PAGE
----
Introduction: Multidisciplinary pulmonary embolism response teams (PERT) have gained popularity in the treatment of submassive and massive pulmonary embolism (PE). One purpose of the PERT is to determine which patient(s) could benefit from advance treatment, including catheter directed lysis (CDL). A proven effect of CDL is more rapid lowering of right ventricular (RV) pressures. Findings of RV strain on echocardiography (echo) can predict in hospital mortality in patients with PE, but less is known about its accuracy for catheter-derived RV pressure in patients with acute PE.
Hypothesis: Echo measurements of the RVSP (from Bernoulli’s equation), RV fractional area change (FAC), right ventricle: left ventricle (RV:LV) ratio and tricuspid annular plane systolic excursion (TAPSE) can predict catheter-measured RV systolic pressures.
Methods: All patients had image proven PE and signs of right heart strain by evidence-based guidelines. Echo was obtained via a RDCS certified sonographer. Catheter-measured RV pressures were recorded prior to fibrinolysis. All echos were interpreted by a board certified cardiologist blinded to the study’s hypothesis and catheter data. Correlation was assessed with Pearson’s coefficient (R^2), and weighted Cohen’s κ was used for agreement with RV FAC, RV:LV ratio and TAPSE. A Bland-Altman plot assessed agreement between RV systolic pressures (RVSP) estimated by echo and catheterization.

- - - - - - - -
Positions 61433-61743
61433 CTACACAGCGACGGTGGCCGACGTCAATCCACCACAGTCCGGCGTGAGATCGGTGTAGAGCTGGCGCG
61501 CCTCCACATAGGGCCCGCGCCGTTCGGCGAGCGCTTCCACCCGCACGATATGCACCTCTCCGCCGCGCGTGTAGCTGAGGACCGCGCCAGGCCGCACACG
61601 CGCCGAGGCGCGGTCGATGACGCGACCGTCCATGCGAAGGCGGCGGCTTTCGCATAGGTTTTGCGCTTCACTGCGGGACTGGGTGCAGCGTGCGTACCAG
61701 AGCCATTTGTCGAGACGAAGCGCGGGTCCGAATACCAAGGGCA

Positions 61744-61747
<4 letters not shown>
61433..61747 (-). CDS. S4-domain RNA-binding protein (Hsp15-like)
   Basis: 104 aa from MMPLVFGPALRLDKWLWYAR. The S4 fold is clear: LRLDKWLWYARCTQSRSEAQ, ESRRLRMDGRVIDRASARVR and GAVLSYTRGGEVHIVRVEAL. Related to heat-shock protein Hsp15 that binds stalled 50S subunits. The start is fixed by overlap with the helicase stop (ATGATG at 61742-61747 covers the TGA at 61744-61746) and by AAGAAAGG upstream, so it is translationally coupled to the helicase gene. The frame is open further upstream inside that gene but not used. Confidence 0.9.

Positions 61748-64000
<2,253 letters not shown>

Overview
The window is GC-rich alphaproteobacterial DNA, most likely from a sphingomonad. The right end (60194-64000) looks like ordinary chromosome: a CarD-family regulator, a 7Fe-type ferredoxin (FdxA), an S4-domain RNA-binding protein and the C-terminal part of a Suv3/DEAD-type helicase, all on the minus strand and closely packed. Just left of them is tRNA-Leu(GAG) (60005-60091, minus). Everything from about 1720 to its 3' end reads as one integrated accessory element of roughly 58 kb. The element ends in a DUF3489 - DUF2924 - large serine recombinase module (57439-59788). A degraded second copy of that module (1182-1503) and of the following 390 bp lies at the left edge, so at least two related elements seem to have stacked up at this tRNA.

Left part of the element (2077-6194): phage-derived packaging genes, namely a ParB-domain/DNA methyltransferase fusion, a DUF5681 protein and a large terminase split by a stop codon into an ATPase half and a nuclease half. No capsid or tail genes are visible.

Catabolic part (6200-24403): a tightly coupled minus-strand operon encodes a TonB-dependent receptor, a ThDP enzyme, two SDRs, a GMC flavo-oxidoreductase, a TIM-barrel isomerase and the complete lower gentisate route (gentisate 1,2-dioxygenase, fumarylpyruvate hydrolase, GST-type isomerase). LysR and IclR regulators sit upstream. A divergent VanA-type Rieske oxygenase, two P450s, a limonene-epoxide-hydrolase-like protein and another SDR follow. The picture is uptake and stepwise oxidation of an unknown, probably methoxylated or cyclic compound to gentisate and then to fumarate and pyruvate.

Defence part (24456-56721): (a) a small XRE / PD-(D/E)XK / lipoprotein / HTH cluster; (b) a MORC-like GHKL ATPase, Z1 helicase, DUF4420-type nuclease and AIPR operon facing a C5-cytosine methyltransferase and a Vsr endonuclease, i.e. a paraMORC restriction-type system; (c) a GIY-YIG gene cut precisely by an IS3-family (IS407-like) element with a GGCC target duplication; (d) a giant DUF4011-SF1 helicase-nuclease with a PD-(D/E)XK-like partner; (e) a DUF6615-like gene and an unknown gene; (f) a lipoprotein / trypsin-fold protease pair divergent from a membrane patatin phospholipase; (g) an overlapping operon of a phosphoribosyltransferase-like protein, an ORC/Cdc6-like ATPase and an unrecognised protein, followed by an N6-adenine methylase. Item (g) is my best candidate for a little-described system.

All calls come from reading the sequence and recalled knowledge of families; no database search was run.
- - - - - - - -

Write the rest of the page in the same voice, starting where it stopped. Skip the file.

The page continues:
Results: From May 2014 to December 2016, 53 PERT patients underwent echo and CDL. Thirteen echos were technically inadequate to evaluate the tricuspid regurgitant jet velocity and/ or IVC visualization for RVSP. The mean RVSP (mm Hg) was 45 ±13 from echo versus 49+/-13 from catheter, and R^2=0.5 (95% CI 0.44-0.86). Cohen’s κs were as follows RVSP (0.28, 0.01-0.59) FAC (0.05, -0.29-0.18), RV:LV (0.01, -0.27-0.29), TAPSE (0.36, 0.15-0.56). Bland Altman bias was -2.69 with 95% limits of agreement (-22 to 17) for RVSP.
Conclusions: The echo estimated RVSP and other indexes of RV strain are frequently limited by poor acoustic windows and lack of correlation with catheter-obtained RV pressures in patients PE. Only TAPSE and RVSP showed fair agreement. These data call into question the utility of using echo routinely in PERT response protocols.